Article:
When architect and urban planner Tareq Nassar looks at east Jerusalem, he sees more than just dense sprawl.
His focus is on thousands of unused rooftops and how they can be turned into green spaces that provide the perfect environment for bee breeding.
This vision led him to co-found the Sinsila Center for Urban Sustainability with his Jewish Israeli co-founder, social educator Liel Magen, who works at the Forum for Regional Think Tank (FORTH) think tank.
Nassar and Magen met five years ago when Magen was working in Jerusalem and looking for projects that could bring the Jewish and Arab communities together in lasting partnerships. They started with small learning programs and progressed to create task forces across the city.
The first step to building the project was made four years ago, when they began looking for a place that would engage the community and showcase what could be achieved on their own rooftops and backyards.
The empty terraces of East Jerusalem’s public Central Library seemed like the perfect choice and soon became a community garden with apiaries. Later, classrooms for teaching biodynamic beekeeping were created in the building.
Named after the natural stone walls that prevent soil erosion in the mountains where olives, grapes, almonds and seasonal crops are grown, Sinsila currently trains 115 women who each have at least two beehives.
The Jerusalem Women’s Beekeeping Cooperative rewards them for supplying honey. In return, the cooperative collects, manufactures, markets and sells pure honey and honey-based cosmetics and candles.
Another 200 women will start the course next year. The target for 2024 is 544 beekeepers with 1000 hives.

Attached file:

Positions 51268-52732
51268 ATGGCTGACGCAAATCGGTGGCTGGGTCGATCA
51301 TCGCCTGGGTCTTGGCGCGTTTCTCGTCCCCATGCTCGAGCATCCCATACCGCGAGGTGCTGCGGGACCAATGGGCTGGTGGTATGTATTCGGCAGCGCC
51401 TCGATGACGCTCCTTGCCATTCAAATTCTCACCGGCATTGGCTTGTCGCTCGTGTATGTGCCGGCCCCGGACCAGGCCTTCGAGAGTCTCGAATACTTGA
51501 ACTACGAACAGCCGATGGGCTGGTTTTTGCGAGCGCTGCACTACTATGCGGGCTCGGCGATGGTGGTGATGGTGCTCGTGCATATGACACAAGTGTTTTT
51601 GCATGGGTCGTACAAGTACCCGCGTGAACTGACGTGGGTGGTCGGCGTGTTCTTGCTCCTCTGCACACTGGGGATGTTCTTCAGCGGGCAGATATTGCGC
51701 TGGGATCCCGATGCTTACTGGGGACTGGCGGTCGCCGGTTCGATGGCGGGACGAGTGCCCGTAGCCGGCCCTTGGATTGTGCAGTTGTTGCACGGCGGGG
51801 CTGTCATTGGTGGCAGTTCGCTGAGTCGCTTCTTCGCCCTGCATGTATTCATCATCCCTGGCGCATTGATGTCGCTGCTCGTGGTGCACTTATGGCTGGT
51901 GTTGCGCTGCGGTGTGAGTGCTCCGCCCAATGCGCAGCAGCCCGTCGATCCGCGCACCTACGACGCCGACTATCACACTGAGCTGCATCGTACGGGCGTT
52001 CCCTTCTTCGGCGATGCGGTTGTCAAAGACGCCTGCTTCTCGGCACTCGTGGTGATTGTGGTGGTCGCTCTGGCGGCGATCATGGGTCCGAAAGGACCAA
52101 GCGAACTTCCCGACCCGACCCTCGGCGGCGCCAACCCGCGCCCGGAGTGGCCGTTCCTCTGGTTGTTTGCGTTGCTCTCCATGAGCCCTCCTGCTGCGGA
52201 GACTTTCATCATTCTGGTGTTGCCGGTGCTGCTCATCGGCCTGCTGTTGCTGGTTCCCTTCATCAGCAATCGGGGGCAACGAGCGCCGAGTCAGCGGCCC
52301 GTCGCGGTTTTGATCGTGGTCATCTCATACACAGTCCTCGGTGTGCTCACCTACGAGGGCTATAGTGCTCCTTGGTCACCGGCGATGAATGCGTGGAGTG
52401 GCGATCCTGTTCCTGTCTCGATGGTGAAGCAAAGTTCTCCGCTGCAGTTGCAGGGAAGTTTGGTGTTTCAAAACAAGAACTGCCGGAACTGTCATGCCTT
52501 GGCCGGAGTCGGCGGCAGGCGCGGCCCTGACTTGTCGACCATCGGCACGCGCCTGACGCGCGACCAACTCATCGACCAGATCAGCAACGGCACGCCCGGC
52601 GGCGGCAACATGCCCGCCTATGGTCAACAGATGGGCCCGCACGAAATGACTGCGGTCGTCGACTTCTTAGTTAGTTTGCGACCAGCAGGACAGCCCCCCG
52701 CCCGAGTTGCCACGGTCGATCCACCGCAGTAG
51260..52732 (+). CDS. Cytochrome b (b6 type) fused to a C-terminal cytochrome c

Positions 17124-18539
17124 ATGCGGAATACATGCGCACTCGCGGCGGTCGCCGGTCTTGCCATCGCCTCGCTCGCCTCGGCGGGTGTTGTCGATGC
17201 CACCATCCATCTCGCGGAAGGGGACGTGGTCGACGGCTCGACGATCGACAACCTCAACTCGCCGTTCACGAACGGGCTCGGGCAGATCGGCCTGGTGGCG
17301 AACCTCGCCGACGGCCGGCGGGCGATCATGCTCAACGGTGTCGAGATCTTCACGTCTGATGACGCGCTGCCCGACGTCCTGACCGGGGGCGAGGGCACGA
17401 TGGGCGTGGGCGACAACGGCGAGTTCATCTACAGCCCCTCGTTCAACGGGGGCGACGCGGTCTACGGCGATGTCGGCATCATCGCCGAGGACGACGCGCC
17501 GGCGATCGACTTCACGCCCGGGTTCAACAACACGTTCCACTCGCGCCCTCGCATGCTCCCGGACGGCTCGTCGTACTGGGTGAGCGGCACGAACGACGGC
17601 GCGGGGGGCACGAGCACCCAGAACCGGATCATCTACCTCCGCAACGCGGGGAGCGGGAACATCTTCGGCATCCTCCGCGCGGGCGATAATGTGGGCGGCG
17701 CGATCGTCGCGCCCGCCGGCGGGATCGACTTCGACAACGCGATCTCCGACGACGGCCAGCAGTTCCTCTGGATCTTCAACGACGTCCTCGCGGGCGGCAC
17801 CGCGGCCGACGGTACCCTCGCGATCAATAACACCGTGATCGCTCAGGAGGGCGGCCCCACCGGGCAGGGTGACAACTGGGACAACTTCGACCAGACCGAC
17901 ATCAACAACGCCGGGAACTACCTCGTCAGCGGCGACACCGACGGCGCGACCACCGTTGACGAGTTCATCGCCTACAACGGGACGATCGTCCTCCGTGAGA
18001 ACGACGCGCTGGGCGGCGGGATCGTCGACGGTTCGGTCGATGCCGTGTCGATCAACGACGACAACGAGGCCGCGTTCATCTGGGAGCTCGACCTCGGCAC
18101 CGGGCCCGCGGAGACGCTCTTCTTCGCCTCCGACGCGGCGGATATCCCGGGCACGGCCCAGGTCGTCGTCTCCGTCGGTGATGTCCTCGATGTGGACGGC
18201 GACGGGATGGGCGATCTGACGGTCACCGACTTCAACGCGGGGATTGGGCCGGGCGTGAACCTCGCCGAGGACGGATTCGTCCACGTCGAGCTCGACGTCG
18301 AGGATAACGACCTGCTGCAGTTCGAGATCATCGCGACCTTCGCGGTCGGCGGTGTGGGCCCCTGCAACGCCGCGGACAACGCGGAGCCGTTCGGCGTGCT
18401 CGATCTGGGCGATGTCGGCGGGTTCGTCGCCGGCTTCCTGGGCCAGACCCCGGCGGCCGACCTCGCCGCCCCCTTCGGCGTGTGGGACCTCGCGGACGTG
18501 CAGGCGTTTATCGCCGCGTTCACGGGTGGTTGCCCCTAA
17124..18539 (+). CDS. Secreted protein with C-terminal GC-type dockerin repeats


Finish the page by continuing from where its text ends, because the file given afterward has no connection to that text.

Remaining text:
Actualization of neglected corners
Nassar and Magen were the recipients of this year’s IIE Victor J. Goldberg Middle East Peace Prize. It is given annually to “recognize outstanding work by two individuals, one Arab and one Israeli, working together to advance the cause of peace. in the Middle East”.
“We believe it’s more important than ever to share local success stories to motivate and inspire others,” Goldberg said. “While there is no magic solution, one positive force is to encourage people to live and work together toward mutual goals, to learn to live and work together toward mutual goals, to learn to trust and depend on each other for the common good.”
Nassar, 38, who holds a degree in architecture from Bir Zeit University in Ramallah and a master’s degree in urban planning from the University of Stuttgart, says he prefers to discuss actions rather than ideals.
“When you look at the master plan of East Jerusalem, the challenges seem insurmountable. Here, every 10,000 residents have access to a green space within one kilometer of their homes. In West Jerusalem, 500 people fall on each green field. My goal is to take small steps at a time through deployment—which means finding neglected corners and making them happen.”
While living in Germany, Nassar first became aware of the growing popularity of rooftop beekeeping in cities.
When he returned to Jerusalem, where he spent his childhood in the Ras al Amud neighborhood and the Muslim quarter of the Old City in a family of 10 children, Nassar became convinced that this idea could be used as a tool for economic development. communities together.